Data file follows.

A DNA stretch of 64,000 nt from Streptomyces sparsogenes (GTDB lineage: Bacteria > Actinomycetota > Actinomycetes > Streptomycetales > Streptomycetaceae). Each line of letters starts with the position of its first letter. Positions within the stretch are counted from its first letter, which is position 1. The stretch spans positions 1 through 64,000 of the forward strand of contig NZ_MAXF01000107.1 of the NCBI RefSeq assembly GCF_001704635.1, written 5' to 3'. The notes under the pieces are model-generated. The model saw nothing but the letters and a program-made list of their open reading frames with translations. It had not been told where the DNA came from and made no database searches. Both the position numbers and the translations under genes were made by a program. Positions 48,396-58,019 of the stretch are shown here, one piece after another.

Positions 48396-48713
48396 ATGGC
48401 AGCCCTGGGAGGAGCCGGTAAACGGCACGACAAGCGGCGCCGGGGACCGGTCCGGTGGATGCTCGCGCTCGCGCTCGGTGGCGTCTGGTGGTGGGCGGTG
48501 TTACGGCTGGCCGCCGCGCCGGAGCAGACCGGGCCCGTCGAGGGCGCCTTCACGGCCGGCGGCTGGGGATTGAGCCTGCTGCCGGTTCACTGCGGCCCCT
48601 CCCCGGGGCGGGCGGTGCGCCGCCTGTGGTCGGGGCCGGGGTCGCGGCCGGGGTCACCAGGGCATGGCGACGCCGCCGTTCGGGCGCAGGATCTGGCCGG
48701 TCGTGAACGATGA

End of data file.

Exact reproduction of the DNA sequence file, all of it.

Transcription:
A DNA stretch of 64,000 nt from Streptomyces sparsogenes (GTDB lineage: Bacteria > Actinomycetota > Actinomycetes > Streptomycetales > Streptomycetaceae). Each line of letters starts with the position of its first letter. Positions within the stretch are counted from its first letter, which is position 1. The stretch spans positions 1 through 64,000 of the forward strand of contig NZ_MAXF01000107.1 of the NCBI RefSeq assembly GCF_001704635.1, written 5' to 3'. The notes under the pieces are model-generated. The model saw nothing but the letters and a program-made list of their open reading frames with translations. It had not been told where the DNA came from and made no database searches. Both the position numbers and the translations under genes were made by a program. Positions 48,396-58,019 of the stretch are shown here, one piece after another.

Positions 48396-48713
48396 ATGGC
48401 AGCCCTGGGAGGAGCCGGTAAACGGCACGACAAGCGGCGCCGGGGACCGGTCCGGTGGATGCTCGCGCTCGCGCTCGGTGGCGTCTGGTGGTGGGCGGTG
48501 TTACGGCTGGCCGCCGCGCCGGAGCAGACCGGGCCCGTCGAGGGCGCCTTCACGGCCGGCGGCTGGGGATTGAGCCTGCTGCCGGTTCACTGCGGCCCCT
48601 CCCCGGGGCGGGCGGTGCGCCGCCTGTGGTCGGGGCCGGGGTCGCGGCCGGGGTCACCAGGGCATGGCGACGCCGCCGTTCGGGCGCAGGATCTGGCCGG
48701 TCGTGAACGATGA